by Niraj Bhatt / Business Standard
Capital goods stocks have had a phenomenal run over the past three years thanks to the renewed focus on infrastructure and capacity expansions across industries, particularly in the power sector.
At present, most capital goods companies are trading at multiple that they have never commanded before. The industry price-earnings ratio hovers around 50, based on trailing 12-month earnings — Siemens (60), ABB (58), Crompton Greaves (47), BHEL (37) and Larsen & Toubro (30). Construction stocks also commands high multiple with IVRCL at 47 and Nagarjuna Construction at 43. Based on FY07 earnings though, stocks are trading at a forward P/E of over 20.
At the end of the last quarter, BHEL’s order-book stood at a staggering Rs 33,800 crore, enough to cover its business for the next couple of years at least. The case is similar for most other companies. The biggest risk for these companies is not whether business would come or not, but whether they would be able to execute orders on time.
And since a large part of the capital spending, for instance in irrigation and power, is also from the government, they may be susceptible to delays. If interest rates rise substantially, that could also force companies to take a cautious view of capital spends.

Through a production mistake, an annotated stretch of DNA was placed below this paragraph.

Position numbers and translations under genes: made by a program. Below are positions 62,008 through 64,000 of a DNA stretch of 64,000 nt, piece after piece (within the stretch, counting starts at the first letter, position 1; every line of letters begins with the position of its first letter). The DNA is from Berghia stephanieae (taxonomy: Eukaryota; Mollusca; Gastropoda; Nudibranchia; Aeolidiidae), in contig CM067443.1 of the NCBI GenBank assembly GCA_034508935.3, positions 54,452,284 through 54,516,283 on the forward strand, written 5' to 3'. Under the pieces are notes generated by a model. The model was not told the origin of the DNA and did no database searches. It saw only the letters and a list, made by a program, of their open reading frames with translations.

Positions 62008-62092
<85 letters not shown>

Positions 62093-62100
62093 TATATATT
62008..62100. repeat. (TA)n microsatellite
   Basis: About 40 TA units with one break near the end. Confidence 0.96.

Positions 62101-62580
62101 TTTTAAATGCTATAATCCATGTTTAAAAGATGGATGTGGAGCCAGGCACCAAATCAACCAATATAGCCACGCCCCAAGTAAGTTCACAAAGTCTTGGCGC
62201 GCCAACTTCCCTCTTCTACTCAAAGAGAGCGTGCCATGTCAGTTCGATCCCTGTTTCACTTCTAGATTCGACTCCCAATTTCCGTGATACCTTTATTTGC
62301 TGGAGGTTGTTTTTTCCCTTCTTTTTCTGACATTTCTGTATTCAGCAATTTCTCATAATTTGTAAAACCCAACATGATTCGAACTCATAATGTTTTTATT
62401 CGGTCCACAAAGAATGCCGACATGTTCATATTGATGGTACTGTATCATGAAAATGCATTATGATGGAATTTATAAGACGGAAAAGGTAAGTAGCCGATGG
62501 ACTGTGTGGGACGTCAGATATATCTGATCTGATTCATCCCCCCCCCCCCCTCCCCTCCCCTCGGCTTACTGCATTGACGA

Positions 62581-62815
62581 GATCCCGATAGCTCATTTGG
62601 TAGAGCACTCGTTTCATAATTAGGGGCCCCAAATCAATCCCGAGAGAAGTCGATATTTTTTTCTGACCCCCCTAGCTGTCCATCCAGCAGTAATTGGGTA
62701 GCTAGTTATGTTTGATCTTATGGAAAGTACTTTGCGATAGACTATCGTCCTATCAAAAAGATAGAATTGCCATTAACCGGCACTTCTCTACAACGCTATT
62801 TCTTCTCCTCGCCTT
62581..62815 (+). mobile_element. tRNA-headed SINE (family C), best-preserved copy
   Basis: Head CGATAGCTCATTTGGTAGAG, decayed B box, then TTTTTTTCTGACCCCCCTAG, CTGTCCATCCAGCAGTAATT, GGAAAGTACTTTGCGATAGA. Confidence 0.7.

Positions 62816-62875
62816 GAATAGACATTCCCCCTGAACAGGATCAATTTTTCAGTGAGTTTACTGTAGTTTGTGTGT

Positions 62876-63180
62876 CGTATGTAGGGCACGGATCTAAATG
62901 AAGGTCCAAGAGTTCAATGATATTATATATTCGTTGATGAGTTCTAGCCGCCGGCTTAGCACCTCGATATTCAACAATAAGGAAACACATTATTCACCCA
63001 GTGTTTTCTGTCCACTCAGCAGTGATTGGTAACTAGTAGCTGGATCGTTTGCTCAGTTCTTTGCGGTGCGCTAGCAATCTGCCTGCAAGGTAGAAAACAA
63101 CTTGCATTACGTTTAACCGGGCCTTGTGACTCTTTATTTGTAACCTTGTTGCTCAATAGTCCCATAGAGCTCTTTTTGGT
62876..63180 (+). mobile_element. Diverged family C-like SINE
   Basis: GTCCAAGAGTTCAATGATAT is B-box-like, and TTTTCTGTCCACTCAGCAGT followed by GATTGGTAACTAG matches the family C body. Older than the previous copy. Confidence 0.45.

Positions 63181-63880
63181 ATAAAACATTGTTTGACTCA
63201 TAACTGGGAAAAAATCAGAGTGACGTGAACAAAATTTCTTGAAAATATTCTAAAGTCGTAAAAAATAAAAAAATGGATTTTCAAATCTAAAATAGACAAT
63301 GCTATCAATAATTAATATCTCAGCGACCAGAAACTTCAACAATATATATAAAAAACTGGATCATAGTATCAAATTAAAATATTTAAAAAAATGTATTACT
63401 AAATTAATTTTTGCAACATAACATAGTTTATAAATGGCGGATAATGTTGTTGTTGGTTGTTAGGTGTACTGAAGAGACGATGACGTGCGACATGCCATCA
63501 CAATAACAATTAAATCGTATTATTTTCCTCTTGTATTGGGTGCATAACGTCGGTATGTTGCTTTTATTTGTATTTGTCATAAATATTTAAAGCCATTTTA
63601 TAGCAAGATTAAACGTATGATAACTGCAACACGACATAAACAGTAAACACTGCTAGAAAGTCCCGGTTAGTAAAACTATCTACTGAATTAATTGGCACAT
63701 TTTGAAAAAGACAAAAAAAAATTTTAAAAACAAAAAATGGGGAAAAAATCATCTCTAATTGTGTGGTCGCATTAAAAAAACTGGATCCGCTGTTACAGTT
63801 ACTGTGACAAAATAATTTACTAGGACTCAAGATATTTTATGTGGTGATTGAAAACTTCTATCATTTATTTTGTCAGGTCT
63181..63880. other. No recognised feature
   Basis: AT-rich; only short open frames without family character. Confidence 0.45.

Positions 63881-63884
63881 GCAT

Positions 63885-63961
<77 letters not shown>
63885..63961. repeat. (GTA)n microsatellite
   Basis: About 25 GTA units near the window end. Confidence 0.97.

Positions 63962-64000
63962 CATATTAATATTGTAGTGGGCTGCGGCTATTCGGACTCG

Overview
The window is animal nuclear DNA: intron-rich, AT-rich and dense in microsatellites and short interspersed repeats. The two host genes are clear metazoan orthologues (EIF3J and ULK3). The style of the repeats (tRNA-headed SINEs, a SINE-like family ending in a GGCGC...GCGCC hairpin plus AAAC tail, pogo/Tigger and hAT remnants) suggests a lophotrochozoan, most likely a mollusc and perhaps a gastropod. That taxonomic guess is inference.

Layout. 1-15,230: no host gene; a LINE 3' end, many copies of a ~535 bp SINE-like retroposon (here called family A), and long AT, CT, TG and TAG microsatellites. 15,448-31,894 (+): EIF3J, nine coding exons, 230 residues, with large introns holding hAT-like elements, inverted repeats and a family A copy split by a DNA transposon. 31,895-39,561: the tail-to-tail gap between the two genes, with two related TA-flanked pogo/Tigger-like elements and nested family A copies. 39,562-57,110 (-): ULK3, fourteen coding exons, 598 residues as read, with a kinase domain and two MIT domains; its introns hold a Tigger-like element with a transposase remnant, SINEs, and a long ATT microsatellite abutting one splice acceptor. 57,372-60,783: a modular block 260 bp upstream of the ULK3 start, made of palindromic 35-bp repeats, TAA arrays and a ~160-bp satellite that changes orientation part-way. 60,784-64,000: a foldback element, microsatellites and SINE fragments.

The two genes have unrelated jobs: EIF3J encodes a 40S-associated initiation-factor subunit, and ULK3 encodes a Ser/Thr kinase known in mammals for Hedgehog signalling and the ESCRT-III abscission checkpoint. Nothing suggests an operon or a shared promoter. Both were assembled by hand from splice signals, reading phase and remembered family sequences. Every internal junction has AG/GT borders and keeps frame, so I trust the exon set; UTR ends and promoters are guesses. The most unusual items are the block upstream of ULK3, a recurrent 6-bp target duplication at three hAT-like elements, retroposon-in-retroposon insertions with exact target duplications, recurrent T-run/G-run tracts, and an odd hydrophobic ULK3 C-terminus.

Another risk for companies such as L&T could be a slowdown in West Asia, which is now a substantial portion of their business. Even as the India growth story remains intact, cyclical risks remain. They would make money when capacity additions happen and stagnate when growth is dull.
During the technology boom, too, the market thought that the India outsourcing story would go on for many years and, hence, multiples of more than 50 were perfectly justified.
Capital goods stocks today seem to be at a stage where technology stocks were in the third quarter of 1999. While theoretically it is fairly clear that capital goods stocks need to cool a bit, given the strong momentum, one can avoid the sector only at the risk of under-performance for the next two quarters at least.